Medicine Show

Jack Levine

Steeped in social realism, Levine's work is fueled by moral outrage at political and commercial corruption. Hailing from the South End of Boston, Levine was from an immigrant family and endured poverty in his youth. His artistic talent drew the notice of Denman Ross, a Harvard professor. Through Ross, Levine acquired an excellent knowledge of art history, becoming an admirer of Rembrandt, Daumier, Goya, and Grosz. One of the first American-born artists to explore Judaic themes, Levine increasingly turned toward Old Testament imagery in the 1980s, exploring his own identity as a Jew after several trips to Israel. "Medicine Show" is one in a series of paintings that focus on a sideshow huckster, replete with a band and burlesque performers. Set against an urban landscape drawn from Levine's childhood neighborhood, this work combines direct observation with social commentary. As the artist explained, "I've always tried to make some point about charlatans - in this case, a medicine show...I've always been trying to make a kind of indictment of mysticism, and people being fooled." Levine has a distinguished professional career, teaching at the Art Institute of Chicago and the Pennsylvania Academy, while also serving as president of the American Academy of Arts and Letters.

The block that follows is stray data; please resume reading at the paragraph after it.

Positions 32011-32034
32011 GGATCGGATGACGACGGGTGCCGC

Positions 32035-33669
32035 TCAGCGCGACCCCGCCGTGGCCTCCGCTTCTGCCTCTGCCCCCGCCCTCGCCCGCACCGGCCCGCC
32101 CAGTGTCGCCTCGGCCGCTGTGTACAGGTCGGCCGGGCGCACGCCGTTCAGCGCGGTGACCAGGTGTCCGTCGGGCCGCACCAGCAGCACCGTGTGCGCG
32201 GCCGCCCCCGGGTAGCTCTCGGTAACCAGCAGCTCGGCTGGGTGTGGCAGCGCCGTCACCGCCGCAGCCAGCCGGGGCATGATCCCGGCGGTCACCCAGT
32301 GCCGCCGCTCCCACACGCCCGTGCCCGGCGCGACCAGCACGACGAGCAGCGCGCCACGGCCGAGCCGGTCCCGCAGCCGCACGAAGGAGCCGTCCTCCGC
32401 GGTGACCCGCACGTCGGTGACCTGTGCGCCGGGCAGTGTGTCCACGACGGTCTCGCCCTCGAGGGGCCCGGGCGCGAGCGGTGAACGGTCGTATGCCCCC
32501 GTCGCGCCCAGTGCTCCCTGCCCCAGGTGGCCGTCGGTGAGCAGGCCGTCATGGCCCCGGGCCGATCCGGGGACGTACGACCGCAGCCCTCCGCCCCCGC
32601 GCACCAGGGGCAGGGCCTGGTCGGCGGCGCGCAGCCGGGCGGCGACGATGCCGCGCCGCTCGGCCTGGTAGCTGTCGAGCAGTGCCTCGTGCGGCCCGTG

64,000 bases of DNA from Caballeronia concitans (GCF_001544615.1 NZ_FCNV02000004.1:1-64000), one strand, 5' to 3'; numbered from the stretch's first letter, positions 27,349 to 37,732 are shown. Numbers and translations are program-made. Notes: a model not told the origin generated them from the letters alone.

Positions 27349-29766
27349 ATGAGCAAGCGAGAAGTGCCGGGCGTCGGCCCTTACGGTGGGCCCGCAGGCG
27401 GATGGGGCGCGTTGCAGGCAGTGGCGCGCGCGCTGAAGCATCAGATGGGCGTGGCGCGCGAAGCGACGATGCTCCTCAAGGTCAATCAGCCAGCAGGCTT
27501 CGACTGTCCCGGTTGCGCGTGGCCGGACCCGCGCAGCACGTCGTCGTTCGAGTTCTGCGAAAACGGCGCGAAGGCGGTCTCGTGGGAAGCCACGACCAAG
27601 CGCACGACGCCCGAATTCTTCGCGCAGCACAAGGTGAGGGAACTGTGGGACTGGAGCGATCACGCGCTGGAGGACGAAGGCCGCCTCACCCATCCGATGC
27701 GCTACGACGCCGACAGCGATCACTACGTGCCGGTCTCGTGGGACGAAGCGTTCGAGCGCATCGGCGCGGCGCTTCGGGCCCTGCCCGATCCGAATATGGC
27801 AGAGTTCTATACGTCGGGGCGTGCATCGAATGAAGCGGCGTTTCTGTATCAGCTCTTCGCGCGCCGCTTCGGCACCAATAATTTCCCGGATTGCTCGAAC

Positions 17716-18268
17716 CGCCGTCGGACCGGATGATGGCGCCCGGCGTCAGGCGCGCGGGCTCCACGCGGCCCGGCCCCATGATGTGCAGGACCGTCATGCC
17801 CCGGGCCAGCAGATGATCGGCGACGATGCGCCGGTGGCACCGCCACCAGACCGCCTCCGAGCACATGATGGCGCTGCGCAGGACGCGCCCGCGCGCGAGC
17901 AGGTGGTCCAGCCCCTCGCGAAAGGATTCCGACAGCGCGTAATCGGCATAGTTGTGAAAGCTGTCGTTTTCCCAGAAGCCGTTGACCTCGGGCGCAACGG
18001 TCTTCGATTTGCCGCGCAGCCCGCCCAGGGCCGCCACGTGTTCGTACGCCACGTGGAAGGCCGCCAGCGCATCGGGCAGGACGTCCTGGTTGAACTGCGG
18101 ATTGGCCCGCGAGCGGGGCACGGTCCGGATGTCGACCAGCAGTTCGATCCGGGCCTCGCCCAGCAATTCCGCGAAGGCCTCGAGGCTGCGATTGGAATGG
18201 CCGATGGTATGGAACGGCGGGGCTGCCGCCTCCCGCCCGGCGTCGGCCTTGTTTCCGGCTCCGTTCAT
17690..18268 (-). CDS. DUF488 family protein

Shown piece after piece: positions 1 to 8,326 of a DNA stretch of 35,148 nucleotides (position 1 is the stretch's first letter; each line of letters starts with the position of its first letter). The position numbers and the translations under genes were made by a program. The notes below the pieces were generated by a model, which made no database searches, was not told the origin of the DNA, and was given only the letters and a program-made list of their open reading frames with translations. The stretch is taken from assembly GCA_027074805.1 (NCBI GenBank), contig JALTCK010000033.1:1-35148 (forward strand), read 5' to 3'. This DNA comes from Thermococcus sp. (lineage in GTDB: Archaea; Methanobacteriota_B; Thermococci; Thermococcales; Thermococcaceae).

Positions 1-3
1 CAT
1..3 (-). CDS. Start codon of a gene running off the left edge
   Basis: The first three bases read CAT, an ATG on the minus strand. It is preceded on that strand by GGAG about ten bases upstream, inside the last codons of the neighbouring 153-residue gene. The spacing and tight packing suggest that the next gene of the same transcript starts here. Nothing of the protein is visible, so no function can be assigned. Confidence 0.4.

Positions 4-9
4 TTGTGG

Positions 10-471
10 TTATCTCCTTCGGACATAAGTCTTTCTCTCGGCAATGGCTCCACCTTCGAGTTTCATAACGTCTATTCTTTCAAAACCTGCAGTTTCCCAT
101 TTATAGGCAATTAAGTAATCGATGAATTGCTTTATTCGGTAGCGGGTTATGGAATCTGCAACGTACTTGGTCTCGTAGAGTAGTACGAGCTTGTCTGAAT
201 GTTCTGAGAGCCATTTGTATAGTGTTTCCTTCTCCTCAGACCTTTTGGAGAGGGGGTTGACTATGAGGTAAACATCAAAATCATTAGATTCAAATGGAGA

Date of Birth
Oil on canvas
40 1/8 x 45 1/4 in. (101.9 x 114.9 cm.)
Accession #
Credit Line
Henry D. Gilpin Fund and John Lambert Fund